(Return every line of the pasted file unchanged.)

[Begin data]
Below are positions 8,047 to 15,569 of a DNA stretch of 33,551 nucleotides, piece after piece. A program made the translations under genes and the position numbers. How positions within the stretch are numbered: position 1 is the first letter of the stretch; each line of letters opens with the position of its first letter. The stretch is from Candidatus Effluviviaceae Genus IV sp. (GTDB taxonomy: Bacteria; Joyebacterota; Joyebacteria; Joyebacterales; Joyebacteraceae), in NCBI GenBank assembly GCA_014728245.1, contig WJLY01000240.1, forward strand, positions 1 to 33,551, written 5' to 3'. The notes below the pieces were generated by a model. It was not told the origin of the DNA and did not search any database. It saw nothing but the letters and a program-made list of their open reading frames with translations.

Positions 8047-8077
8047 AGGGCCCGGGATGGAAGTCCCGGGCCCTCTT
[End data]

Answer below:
Below are positions 8,047 to 15,569 of a DNA stretch of 33,551 nucleotides, piece after piece. A program made the translations under genes and the position numbers. How positions within the stretch are numbered: position 1 is the first letter of the stretch; each line of letters opens with the position of its first letter. The stretch is from Candidatus Effluviviaceae Genus IV sp. (GTDB taxonomy: Bacteria; Joyebacterota; Joyebacteria; Joyebacterales; Joyebacteraceae), in NCBI GenBank assembly GCA_014728245.1, contig WJLY01000240.1, forward strand, positions 1 to 33,551, written 5' to 3'. The notes below the pieces were generated by a model. It was not told the origin of the DNA and did not search any database. It saw nothing but the letters and a program-made list of their open reading frames with translations.

Positions 8047-8077
8047 AGGGCCCGGGATGGAAGTCCCGGGCCCTCTT